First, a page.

Keniston:

I would say the taskforce has examined lots of different permutations as we talk about fall. We've spent long hours thinking about the various ways to tackle this. At this point, I think our priority is to figure out what option allows us to get closest to what we would have called a normal type of operation. We'll be watching all of that closely.

Lisa, maybe you can comment a little bit more on the timing piece and how we're thinking about how that all impacts our decision making.

Adams:

No. It's a good question. Certainly a scenario, as just Josh mentions, that we have considered. There are pros and cons to almost every permutation that we look at. The delayed start maybe gives us a little bit more planning time upfront, but we really have to think about what we gain in those extra weeks versus having a Thanksgiving break towards the end of the term. For which we know people may very much want to travel during.

That seems like the cost benefit there of having people, again, leave campus, return to campus. Would there be a 14 day self quarantine period as there is now for people entering the state from elsewhere? It gets very complicated. We are looking at what we can do to provide and really preserve and provide the best educational experience in the the timeframe that we have.

Again, everything's on the table right now as we're trying to keep an open mind about all this. But I do think we are weighing sort of pros and cons to scenarios such as that one.

Anderson:

Thanks Lisa. I'm going to stay with you for this next question. It seems to be an area of expertise. If people who are sick are told to just stay home and isolate, rather than going to DH to be tested, how accurate do you feel the number of cases is for the Upper Valley?

Adams:

We do know that our testing is not as complete as we would like it to be. The populations that we've been able to test are, it's a small, much smaller cohort than we would like to be able to test. That testing has been available in other countries.

We know that our results of individuals who have tested positive is a great underestimation of probably the true number of infections that are out there. By what factor? What is that ratio? We don't know exactly. There are some estimates out there. But I think, as we have more access to testing for both disease and to indicate past infection, we will be getting more information about what is the true extent of COVID 19 in our US population.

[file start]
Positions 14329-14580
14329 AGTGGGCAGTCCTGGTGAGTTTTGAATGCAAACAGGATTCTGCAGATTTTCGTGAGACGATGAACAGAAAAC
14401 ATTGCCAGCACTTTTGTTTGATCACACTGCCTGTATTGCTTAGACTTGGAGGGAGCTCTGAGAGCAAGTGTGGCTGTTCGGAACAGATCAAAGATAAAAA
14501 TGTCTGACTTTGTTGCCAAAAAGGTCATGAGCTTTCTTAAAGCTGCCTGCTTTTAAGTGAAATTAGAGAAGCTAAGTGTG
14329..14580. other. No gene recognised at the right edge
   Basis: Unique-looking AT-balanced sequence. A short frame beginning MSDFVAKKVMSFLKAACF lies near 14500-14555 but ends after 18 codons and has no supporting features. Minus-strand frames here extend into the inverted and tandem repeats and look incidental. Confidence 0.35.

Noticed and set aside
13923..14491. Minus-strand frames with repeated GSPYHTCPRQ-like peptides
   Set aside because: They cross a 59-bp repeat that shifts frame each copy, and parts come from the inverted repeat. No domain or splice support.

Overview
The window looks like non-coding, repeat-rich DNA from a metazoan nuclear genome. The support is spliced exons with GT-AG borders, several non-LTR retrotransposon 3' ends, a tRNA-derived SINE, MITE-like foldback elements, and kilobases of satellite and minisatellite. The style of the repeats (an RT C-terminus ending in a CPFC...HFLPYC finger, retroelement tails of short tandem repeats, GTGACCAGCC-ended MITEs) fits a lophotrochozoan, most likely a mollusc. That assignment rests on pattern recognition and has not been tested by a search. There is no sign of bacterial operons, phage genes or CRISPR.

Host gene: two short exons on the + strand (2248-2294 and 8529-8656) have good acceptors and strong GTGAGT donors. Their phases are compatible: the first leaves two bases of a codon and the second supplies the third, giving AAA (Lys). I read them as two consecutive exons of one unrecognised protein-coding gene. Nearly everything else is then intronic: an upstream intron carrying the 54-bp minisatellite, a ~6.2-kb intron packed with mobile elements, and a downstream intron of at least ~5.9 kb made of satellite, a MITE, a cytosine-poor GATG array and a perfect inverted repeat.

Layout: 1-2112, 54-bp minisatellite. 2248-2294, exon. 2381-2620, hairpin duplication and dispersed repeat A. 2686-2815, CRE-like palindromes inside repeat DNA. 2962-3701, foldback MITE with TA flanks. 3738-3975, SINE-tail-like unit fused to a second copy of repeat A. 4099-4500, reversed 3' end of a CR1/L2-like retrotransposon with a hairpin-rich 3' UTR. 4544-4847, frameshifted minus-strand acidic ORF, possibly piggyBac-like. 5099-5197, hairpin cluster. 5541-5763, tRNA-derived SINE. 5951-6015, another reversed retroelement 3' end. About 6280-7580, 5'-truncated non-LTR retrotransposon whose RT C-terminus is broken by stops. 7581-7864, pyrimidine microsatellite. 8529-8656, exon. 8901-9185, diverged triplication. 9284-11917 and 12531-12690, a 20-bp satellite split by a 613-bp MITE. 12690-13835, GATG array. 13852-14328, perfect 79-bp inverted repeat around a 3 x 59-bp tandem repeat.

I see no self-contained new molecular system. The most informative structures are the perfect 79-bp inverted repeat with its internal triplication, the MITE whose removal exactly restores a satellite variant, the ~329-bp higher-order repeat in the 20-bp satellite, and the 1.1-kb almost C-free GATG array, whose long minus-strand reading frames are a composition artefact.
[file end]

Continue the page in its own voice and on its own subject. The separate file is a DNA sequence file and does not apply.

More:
Anderson:

Thank you for that Lisa. Josh, I'm going to go back to you. A number of questions have come in about the Hanover Country Club and its status given the recent announcements that it will be closed for the season. Can you speak a little bit about that decision?

Keniston:

Yeah, I know that that's one that there is a lot of disappointment for individuals as many of the decisions that we've made have. The decision is just about this season at this point and was part of a larger decision about our summer activities on campus, and wanting to reduce the number of people on campus and really limit the operations of what we have this summer.

The decision is about this summer. We're in the process of issuing refunds for those who had membership fees. Then, as we look at the broader picture, as we get to the other side of the COVID crisis, we'll take a look at how we move forward with the golf course.

Anderson:

Thanks Josh. We have time for one more question for you guys. I'll go back to Lisa for this one. It's an interesting question. Will incoming international students be prioritized for starting on campus in the fall? If some groups are allowed to attend, Will this include new international students? This question is about international students specifically. But the issue really is much bigger about, if we go to a hybrid model, how is the campus populated? I'll go to you for that one.

Adams: